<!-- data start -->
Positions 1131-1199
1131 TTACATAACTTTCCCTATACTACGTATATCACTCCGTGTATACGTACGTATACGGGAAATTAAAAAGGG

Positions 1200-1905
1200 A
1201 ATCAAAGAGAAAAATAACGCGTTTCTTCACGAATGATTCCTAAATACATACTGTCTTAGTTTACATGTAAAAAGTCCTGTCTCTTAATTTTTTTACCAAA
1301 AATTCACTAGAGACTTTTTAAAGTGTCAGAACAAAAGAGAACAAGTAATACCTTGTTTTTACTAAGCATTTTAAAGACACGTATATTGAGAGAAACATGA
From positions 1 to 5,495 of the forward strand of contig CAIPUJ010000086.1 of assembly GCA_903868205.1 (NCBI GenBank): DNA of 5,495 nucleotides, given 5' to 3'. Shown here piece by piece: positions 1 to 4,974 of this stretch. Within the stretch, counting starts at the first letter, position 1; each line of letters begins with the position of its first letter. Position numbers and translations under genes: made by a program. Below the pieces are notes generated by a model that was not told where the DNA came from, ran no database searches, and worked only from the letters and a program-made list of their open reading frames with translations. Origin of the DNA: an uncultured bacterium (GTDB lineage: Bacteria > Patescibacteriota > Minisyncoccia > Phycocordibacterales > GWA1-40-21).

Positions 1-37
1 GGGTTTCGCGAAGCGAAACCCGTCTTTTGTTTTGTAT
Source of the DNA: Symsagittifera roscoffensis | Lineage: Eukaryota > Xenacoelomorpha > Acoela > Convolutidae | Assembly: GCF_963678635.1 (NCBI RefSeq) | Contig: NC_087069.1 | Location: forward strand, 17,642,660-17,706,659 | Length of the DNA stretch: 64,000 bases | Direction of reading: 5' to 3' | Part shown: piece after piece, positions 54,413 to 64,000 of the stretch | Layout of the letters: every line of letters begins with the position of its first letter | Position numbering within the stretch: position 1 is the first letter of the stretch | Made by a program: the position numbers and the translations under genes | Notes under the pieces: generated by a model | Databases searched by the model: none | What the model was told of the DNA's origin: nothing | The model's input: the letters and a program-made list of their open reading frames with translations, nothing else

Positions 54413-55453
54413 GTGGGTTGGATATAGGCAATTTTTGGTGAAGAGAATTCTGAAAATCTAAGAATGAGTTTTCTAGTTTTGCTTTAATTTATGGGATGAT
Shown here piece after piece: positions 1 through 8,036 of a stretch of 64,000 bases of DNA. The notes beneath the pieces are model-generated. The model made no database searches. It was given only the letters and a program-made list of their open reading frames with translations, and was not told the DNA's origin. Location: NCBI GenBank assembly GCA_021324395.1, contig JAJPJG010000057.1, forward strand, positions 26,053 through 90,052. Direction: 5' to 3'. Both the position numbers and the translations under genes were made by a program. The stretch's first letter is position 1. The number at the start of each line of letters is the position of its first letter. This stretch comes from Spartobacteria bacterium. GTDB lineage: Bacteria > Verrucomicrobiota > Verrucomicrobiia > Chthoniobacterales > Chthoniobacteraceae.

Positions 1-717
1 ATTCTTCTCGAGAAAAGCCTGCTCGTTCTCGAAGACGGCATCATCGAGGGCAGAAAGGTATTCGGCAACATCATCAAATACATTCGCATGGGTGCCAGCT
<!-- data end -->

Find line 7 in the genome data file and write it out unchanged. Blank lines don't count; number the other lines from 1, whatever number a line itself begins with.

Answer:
From positions 1 to 5,495 of the forward strand of contig CAIPUJ010000086.1 of assembly GCA_903868205.1 (NCBI GenBank): DNA of 5,495 nucleotides, given 5' to 3'. Shown here piece by piece: positions 1 to 4,974 of this stretch. Within the stretch, counting starts at the first letter, position 1; each line of letters begins with the position of its first letter. Position numbers and translations under genes: made by a program. Below the pieces are notes generated by a model that was not told where the DNA came from, ran no database searches, and worked only from the letters and a program-made list of their open reading frames with translations. Origin of the DNA: an uncultured bacterium (GTDB lineage: Bacteria > Patescibacteriota > Minisyncoccia > Phycocordibacterales > GWA1-40-21).